Saturday, October 03, 2015

Tonight's Movie: Lucky Night (1939) - A Warner Archive DVD Review

The MGM film LUCKY NIGHT (1939), starring favorites Myrna Loy and Robert Taylor, was just released by the Warner Archive.

LUCKY NIGHT is part of the Warner Archive's new four-film "wave" of releases directed by Norman Taurog. I'll be reviewing additional Taurog releases from the Archive in the near future.

Loy plays Cora Jordan, a wealthy young woman who has just broken off her romance with Joe (Joseph Allen); she just doesn't feel a spark. After chatting with her father (Henry O'Neill) Cora decides to strike out on her own, finding a job and supporting herself, in hopes that she'll meet someone exciting out in the "real world," so to speak.

As part of her new independence Cora refuses all help from her father, which means that when she can't find a job she ends up trying to rest on a park bench...and this being the movies, the homeless man on the bench next to her is Bill Overton (Robert Taylor). (Only in the movies does an unemployed young woman meet someone dreamy like Robert Taylor or Herbert Marshall on a park bench!)

Bill and Cora spend a wonderful evening together, hitting a slot machine jackpot, winning a car, and ultimately getting drunk and getting married. When they wake up and realize what they've done they decide not to annul the ceremony but to stick with the marriage. Bill gets a job selling paint and is a success, but when he gets a raise, he and Cora can't agree on how to use their money; she wants security, with savings and the ability to feather the warm little "nest" she's built from nothing, while he wants to blow the new windfall from his salary increase on "fun."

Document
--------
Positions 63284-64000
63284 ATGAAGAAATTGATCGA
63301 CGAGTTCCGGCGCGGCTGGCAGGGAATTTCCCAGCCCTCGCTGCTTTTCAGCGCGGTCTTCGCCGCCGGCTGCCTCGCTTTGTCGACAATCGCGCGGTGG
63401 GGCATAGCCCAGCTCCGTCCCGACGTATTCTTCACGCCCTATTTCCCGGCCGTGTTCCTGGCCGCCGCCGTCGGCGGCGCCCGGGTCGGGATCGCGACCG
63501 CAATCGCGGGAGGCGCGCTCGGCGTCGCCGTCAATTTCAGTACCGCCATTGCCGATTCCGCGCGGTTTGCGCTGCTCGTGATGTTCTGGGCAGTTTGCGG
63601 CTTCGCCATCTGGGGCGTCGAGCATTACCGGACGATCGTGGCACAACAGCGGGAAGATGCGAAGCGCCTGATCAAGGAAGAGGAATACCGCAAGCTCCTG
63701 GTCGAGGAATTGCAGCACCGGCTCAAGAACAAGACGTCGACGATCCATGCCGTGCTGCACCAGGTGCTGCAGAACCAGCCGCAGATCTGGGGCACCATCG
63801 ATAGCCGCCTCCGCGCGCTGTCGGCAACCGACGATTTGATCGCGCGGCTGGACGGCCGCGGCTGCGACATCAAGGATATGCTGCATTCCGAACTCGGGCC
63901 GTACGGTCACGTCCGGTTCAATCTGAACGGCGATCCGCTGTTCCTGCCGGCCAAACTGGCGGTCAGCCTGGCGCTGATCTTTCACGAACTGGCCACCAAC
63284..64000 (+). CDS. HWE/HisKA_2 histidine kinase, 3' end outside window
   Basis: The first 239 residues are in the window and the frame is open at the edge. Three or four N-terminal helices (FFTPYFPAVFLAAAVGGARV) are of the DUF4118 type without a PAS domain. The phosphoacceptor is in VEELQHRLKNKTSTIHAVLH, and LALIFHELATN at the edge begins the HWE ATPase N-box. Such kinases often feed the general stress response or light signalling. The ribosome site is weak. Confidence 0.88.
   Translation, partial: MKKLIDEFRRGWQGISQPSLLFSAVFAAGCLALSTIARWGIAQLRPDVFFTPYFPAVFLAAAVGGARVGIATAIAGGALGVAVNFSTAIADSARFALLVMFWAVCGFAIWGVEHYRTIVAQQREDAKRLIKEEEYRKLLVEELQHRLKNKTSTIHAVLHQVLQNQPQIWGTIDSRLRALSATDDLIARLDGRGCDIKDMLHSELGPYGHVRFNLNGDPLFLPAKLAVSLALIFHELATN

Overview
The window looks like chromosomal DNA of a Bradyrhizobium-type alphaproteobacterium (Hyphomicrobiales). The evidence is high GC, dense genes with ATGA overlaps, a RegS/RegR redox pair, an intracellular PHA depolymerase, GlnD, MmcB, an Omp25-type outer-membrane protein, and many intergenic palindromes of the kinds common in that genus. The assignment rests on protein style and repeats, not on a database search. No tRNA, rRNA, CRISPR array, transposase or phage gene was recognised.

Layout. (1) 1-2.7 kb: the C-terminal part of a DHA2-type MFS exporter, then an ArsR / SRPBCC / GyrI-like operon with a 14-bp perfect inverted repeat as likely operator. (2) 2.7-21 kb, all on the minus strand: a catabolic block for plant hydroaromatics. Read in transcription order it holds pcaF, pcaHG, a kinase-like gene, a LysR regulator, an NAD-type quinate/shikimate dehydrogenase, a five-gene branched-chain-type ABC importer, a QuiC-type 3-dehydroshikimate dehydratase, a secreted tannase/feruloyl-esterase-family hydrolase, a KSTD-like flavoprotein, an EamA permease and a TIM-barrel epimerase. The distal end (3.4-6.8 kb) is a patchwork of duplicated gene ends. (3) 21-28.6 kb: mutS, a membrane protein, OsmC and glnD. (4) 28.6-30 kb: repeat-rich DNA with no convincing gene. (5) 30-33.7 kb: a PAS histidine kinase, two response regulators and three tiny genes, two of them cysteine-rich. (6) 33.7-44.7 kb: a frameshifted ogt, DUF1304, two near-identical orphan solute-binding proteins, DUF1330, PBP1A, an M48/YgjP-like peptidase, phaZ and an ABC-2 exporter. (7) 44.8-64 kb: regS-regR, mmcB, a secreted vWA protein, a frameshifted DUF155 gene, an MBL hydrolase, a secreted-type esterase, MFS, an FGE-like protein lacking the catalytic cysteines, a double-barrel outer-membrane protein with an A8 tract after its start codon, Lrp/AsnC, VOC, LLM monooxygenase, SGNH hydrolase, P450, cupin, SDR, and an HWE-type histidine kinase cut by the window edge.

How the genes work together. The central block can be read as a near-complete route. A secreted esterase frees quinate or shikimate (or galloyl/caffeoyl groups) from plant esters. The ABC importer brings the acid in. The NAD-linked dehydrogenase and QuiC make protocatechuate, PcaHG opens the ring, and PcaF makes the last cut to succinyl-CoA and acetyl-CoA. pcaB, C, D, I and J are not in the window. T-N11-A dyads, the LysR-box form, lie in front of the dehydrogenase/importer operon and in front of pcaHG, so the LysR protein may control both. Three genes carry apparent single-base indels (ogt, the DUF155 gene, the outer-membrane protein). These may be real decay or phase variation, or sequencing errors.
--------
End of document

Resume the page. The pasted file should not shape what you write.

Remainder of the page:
LUCKY NIGHT has an initially cute premise and two of MGM's most attractive stars, but it never really takes off. The first 2/3 or so of the film works well enough, with Cora and Bill meeting and falling in love, although their "lucky night" spree isn't especially exciting. Where the movie struggles is over their financial disagreement. They're such a happy couple that it feels as though the movie is reaching for conflict just to make the movie longer.

While it's understandable Bill wants to preserve some fun and excitement in his marriage, his character doesn't make a whole lot of sense. He's turned out to be a dynamic salesman and has a wonderful wife who's completely adapted from a life of luxury to being a homemaker on $35 a week, yet he's willing to risk everything he's built for...I'm not sure exactly what, and neither is he, as he has a hard time articulating his feelings. Surely such a compatible couple could have compromised with a "fun fund" along with their savings, or something like that! But then you'd only have an hour-long movie instead of one that runs 82 minutes.

All that said, although the film is deficient plotwise, there are certainly far worse things than spending a movie with Robert Taylor and Myrna Loy, and I enjoyed their company.

The film is perked up by some fine character performances, starting with Charles Lane in a terrific little part as Bill's boss at the paint company; he's wonderful. Marjorie Main is Bill and Cora's supportive landlady.

The supporting cast also includes Douglas Fowley, Marie Blake, Bernadene Hayes, Edward Gargan, Irving Bacon, and Frank Faylen.

LUCKY NIGHT was filmed in black and white by Ray June. Loy's gowns were designed by Dolly Tree.

The Warner Archive DVD is a nice print, and the disc includes the trailer.

Thanks to the Warner Archive for providing a review copy of this DVD. Warner Archive releases are MOD (manufactured on demand) and may be ordered from the Warner Archive Collection at the WBShop.


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